Reform's Ann Widdecombe says people don't have a 'right' to cheap food
‘If you can’t afford a cheese sandwich, don’t make a cheese sandwich’: Ex-Tory minister and Reform Party backer Ann Widdecombe says Britons don’t have a ‘right’ to cheap food amid probe into supermarket ‘profiteering’
- The average cost of making a single cheese sandwich at home is now 40p
- The cost has risen by 37 per cent in the past year, according to recent research
A former Tory minister said families don’t have a ‘right’ to low food prices as she told people to live within their means.
Ann Widdecombe said that people who cannot afford to make a cheese sandwich should not ‘do the cheese sandwich’.
Ms Widdecombe, 75, who was a Brexit Party MEP and now backs the Reform Party, made the comments on the BBC’s Politics Live programme in a debate about soaring food prices.
The average cost of making a single cheese sandwich at home is now 40p, up 37 per cent in the past year, according to research conducted last month.
The competition watchdog is to investigate whether ‘any failure in competition’ is leaving consumers paying higher grocery and fuel prices than they should be.
But Ms Widdecombe laid the blame at wage demands being made by public sector workers, although she added that historically supermarkets held the ‘whip hand’ over producers.
Citing inflation in the 1970s she added: ‘We just have to be as grown-up about this as we can and stop thinking it is solely a UK problem, because it isn’t.
‘We also just have to learn the lessons of the past, which is that prices follow wages, follow prices, follow wages.’
Presenter Jo Coburn asked: ‘What do you say to consumers who literally can’t afford to pay for even some of the basics if they have gone up the way that cheese sandwich has, with all its ingredients?’
She replied: ‘Well then you don’t do the cheese sandwich … because we have been decades without inflation we have come to regard it as some sort of given right that our food doesn’t go up.
Ann Widdecombe said that people who cannot afford to make a cheese sandwich should not ‘do the cheese sandwich’
The competition watchdog is to investigate whether ‘any failure in competition’ is leaving consumers paying higher grocery and fuel prices than they should be
Blessed are the cheesemakers: PM Rishi Sunak meets a maker at a Farm to Fork event at No10 today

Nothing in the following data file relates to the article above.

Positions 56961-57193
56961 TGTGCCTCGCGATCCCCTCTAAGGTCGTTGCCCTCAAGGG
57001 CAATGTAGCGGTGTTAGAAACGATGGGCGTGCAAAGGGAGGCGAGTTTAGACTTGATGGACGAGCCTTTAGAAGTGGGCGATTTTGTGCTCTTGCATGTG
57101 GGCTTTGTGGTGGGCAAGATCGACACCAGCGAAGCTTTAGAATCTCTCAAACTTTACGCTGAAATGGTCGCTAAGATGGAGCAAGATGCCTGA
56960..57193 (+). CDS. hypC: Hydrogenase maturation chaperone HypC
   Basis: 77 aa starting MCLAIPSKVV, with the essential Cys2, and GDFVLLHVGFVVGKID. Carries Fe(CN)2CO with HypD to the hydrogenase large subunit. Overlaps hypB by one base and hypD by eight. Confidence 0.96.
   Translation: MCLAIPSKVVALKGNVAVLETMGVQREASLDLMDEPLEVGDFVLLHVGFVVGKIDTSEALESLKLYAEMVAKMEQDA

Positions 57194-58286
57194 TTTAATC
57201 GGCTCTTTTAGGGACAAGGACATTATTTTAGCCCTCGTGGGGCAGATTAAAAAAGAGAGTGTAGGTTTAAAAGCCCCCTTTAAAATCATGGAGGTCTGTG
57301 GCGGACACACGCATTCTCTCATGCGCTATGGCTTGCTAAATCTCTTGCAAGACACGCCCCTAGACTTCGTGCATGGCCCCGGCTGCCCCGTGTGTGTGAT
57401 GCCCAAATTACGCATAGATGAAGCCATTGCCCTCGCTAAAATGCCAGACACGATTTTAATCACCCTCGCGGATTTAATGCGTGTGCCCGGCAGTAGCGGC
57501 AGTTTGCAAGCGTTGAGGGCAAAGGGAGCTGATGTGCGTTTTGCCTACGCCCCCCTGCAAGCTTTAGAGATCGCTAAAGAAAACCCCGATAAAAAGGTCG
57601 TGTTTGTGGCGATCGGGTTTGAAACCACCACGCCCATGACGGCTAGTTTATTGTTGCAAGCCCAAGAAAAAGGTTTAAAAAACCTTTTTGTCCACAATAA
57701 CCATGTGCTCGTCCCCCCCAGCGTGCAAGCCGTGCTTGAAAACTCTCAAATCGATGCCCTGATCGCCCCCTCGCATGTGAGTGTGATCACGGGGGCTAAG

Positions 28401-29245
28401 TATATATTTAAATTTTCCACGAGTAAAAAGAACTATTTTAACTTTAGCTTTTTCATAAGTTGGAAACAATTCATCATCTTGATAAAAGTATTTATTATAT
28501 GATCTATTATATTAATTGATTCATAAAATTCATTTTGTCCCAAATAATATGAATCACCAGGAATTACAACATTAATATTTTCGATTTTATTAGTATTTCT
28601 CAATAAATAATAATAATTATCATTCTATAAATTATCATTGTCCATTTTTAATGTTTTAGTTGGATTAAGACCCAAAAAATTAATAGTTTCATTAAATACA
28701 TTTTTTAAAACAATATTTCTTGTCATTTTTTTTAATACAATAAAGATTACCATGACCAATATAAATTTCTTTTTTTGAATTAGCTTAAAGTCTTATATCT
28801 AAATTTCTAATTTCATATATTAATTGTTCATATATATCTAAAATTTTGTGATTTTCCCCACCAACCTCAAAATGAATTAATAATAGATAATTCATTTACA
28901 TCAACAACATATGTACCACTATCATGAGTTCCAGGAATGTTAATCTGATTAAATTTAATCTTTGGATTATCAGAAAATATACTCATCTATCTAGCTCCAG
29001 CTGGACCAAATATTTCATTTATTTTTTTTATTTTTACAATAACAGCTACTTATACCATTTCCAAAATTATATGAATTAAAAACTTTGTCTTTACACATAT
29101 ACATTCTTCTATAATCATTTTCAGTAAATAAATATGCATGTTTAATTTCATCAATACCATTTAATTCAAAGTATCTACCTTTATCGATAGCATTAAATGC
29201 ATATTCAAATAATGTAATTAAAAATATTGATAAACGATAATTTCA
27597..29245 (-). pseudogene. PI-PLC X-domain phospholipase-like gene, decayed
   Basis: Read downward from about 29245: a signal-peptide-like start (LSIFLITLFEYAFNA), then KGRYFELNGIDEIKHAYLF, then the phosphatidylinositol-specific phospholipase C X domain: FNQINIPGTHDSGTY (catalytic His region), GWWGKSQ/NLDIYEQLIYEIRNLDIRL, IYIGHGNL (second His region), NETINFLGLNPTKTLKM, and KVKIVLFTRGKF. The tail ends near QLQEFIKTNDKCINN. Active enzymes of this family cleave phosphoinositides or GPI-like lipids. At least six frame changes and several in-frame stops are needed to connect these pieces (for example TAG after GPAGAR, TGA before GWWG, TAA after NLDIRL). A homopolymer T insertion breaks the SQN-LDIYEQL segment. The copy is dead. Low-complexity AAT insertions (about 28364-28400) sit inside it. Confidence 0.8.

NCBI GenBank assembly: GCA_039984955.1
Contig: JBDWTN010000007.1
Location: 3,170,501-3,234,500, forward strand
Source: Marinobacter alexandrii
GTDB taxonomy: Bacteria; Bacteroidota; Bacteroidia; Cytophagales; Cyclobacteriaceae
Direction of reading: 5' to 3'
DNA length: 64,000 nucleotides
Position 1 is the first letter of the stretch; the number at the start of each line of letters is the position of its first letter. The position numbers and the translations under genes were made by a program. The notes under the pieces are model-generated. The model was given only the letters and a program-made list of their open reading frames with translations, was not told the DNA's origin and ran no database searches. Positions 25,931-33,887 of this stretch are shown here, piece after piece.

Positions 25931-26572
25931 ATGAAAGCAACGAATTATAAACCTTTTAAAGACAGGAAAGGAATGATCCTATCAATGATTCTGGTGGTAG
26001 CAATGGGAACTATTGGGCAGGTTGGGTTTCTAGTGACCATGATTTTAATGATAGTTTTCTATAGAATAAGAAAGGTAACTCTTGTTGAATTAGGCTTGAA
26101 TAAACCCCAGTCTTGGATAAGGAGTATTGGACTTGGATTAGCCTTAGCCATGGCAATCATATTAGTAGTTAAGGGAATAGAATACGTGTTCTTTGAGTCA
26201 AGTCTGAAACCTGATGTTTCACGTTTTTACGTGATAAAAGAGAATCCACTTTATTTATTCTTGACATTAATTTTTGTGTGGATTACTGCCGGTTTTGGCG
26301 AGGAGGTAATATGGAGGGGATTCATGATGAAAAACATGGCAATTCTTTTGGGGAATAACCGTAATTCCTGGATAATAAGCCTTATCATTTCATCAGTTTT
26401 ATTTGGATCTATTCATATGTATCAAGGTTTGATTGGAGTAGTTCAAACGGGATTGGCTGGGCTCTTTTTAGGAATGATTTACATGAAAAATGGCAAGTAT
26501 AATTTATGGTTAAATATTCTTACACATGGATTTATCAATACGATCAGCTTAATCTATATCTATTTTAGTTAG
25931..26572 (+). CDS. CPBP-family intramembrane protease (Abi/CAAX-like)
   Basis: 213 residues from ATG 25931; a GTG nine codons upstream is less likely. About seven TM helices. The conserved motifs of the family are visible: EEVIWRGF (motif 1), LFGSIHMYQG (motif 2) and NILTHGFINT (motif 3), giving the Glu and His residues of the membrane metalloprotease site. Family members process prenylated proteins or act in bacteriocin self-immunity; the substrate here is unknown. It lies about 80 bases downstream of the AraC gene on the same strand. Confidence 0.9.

‘I used to represent a rural constituency, and even then – and I have been retired 13 years – the farmers would complain constantly about the supermarkets, about their demands … about their pricing, and they appeared to hold the whip hand. And that doesn’t appear to have changed.
‘The only way this is going to be tackled is if inflation comes down, you will not get inflation coming down while you have inflationary wage rises. And we have got to face that. Some of the wage demands at the moment are utterly unrealistic.
‘I lived through the 70s and that is exactly what happened.’
She is the latest political figure to question how hard is it to afford food.
A year ago Ashfield MP Lee Anderson, who earns £84,144 a year as an MP, caused uproar after he claimed that Brits ‘can’t budget’ and there was ‘not this massive use for food banks’ in Britain.
He also invited opposition MPs to visit a scheme in his constituency that represented ‘a real food bank’ and allowed people to ‘make a meal for about 30p a day’.
It saw his critics dub him ’30p Lee’.
Supermarket food basics including meat, yoghurt and vegetables have doubled in price since last year, figures show.
Consumer watchdog Which? urged the Prime Minister to intervene on behalf of struggling shoppers as its latest data shows food inflation remains at ‘shockingly high levels’.
The figures come ahead of today’s Downing Street ‘Farm to Fork Summit’, bringing together farmers’ representatives and food and retail trade bodies along with supermarket chiefs to talk about the Government’s goal of boosting cooperation across the supply chain, the sector’s resilience and rampant food inflation.